In the three weeks before Christmas, DHL Express France has hired 600 additional workers to cope with the increasing parcel volumes. An extra 330 flights were planned to be introduced by the courier prior to the holiday period.
Nearly 80% of German consumers will buy Christmas presents online this year and their average spend could rise by 34%. DHL estimated it would deliver 8m packages during the peak period. Hermes estimated overall volumes to increase by 15% to about 36 million parcels for this year’s Christmas season.
DHL planned to hire 10,000 temporary staff, Hermes 5,400, DPD 4,000 and GLS 1,000 in the weeks before Christmas.
Royal Mail estimates to deliver to 27 million homes and 2 million businesses across the UK during holiday period. To support its capabilities, it planned to hire 19,000 temporary workers. In November, Royal Mail opened 10 temporary parcel sort centres with around 3,000 seasonal workers. It opened a total of 225 delivery offices on Sundays during December to offer more convenience to its customers picking up parcels. Royal Mail’s fleet of over 47,000 vehicles was supplemented by 6,800 extra vehicles.
UPS UK planned to hire 1,300 temporary staff.
Yodel planned to hire 7,000 part-time and full-time staff.
Amazon UK planned to hire 19,000 people in seasonal roles within its fulfilment and customer service centres over the holiday period.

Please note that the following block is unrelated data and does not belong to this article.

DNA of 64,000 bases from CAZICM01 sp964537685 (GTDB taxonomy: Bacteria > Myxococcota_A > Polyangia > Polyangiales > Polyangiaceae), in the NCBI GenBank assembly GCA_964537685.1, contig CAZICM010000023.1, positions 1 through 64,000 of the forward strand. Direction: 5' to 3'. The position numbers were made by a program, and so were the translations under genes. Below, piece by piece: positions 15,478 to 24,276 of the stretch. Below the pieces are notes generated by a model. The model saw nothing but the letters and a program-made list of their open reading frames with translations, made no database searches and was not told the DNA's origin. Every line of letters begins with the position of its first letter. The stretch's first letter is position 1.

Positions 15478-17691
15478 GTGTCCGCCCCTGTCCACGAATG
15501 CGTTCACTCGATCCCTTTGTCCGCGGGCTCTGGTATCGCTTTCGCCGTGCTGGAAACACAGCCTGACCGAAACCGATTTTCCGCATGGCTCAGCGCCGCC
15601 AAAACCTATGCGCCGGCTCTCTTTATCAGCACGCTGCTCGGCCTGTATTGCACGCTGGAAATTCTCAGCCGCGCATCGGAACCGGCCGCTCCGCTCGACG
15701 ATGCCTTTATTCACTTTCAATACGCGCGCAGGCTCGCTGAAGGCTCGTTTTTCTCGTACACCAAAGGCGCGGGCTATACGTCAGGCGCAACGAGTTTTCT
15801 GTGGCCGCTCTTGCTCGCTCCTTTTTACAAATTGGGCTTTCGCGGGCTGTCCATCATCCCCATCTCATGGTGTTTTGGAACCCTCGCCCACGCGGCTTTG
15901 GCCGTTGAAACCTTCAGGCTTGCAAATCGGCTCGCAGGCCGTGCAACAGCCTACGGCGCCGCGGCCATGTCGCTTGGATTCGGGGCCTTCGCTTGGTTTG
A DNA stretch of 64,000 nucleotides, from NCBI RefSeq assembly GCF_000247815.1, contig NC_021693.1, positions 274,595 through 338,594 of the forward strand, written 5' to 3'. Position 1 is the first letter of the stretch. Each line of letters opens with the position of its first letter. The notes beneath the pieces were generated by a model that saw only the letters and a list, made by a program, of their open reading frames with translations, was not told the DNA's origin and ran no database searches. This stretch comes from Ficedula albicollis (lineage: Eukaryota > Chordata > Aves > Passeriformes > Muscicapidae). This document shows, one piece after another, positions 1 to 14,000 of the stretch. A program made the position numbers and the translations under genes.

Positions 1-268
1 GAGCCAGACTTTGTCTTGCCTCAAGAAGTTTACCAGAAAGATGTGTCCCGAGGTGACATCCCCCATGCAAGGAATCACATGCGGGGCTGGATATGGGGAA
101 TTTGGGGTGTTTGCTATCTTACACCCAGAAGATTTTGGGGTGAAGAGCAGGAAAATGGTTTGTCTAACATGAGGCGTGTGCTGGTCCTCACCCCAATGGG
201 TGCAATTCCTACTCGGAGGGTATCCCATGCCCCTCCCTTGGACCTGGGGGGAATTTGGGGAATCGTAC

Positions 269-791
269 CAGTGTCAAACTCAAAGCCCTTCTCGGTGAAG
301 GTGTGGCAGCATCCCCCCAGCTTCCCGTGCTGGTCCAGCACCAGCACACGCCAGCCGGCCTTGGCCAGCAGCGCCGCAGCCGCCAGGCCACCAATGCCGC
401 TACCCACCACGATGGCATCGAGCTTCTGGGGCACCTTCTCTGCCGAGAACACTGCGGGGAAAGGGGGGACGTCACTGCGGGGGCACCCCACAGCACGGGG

In September, DPD opened Europe’s largest parcel sorting hub capable of sorting 720,000 parcels per night. It also opened four “super depots” each of which can handle 25,000 parcels a day.
The United States Postal Service expects to deliver a total of approximately 15.5bn cards, letters, flats, and packages during the 2015 holiday season. In addition, approximately 600 million packages will be delivered between Thanksgiving and New Year’s Eve, which is an increase of 10.5% over the 2014 volume. From late November until Christmas, USPS will be delivering 7 days a week in major cities The postal operator planned to hire 30,000 temporary workers to support their more than 600,000 employees over the holiday period.
UPS expects to deliver more than 630m packages between Black Friday and New Year’s Eve, an increase of more than 10% over holiday deliveries in 2014. The company plans to deliver about 36m packages on Tuesday, Dec. 22, up from 35m last year, and double the normal daily average of 18m deliveries. UPS planned to add up to 95,000 temporary workers during the holiday period.
FedEx expects to move a record-breaking 317m shipments between Black Friday and Christmas Eve FedEx planned to hire 55,000 people in seasonal positions. Most positions will be for package handlers and other support positions.
In H2 of 2015, Amazon hired more than 25,000 full-time associates across the US and in October 2015 it announced creation of additional 100,000 seasonal positions within its US fulfilment and sortation centres.